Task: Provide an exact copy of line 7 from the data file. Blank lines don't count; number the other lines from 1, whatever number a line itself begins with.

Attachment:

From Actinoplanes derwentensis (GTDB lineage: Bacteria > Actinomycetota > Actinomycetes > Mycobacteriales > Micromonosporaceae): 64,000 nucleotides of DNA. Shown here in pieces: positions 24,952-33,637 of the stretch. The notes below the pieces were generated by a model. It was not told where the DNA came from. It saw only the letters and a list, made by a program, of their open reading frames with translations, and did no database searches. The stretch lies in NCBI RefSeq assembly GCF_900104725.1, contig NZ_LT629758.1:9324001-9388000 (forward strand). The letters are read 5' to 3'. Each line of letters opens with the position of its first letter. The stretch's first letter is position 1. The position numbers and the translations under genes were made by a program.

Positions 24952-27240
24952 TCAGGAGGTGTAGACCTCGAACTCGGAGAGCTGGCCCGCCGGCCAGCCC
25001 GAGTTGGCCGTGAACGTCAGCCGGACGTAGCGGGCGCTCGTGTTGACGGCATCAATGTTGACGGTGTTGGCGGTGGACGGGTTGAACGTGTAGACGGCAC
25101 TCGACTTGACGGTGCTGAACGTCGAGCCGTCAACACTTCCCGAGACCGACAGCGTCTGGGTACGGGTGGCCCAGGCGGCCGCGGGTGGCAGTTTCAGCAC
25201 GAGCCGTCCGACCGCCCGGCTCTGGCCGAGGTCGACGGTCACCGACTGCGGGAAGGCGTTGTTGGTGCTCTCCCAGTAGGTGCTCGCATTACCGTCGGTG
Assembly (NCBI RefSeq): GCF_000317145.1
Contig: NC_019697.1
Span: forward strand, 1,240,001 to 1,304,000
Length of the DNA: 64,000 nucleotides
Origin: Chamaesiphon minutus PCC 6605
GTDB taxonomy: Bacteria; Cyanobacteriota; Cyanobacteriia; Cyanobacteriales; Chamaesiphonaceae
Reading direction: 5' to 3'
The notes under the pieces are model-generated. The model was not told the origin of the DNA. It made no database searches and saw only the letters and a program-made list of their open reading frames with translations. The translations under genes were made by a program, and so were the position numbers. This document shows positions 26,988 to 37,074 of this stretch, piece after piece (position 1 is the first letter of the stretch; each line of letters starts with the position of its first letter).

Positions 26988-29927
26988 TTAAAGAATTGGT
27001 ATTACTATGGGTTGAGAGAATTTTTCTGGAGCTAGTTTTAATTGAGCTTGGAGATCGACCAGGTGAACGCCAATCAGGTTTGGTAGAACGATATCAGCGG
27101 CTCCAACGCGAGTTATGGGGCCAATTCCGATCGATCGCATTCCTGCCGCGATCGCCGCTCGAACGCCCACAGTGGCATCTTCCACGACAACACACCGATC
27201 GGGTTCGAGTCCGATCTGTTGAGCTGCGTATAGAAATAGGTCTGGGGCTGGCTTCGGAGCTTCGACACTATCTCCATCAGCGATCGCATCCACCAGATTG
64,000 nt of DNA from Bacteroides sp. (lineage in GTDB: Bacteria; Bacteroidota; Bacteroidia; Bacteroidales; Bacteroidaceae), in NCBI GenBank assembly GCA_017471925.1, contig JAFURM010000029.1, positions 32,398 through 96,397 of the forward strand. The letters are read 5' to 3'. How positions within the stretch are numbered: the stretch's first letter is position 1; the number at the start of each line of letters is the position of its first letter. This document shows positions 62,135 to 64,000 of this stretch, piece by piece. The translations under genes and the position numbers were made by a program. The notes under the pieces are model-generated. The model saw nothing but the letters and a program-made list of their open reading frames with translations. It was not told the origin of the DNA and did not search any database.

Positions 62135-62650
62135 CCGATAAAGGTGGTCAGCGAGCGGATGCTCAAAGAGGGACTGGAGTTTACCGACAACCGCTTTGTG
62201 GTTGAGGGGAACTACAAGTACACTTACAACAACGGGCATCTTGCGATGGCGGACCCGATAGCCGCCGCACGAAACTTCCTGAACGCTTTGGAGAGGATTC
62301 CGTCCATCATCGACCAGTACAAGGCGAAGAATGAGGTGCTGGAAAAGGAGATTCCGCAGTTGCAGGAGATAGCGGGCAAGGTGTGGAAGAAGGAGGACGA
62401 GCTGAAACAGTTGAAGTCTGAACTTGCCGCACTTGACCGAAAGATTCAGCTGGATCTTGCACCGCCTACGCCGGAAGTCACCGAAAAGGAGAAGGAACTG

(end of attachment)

Assembly (NCBI RefSeq): GCF_000317145.1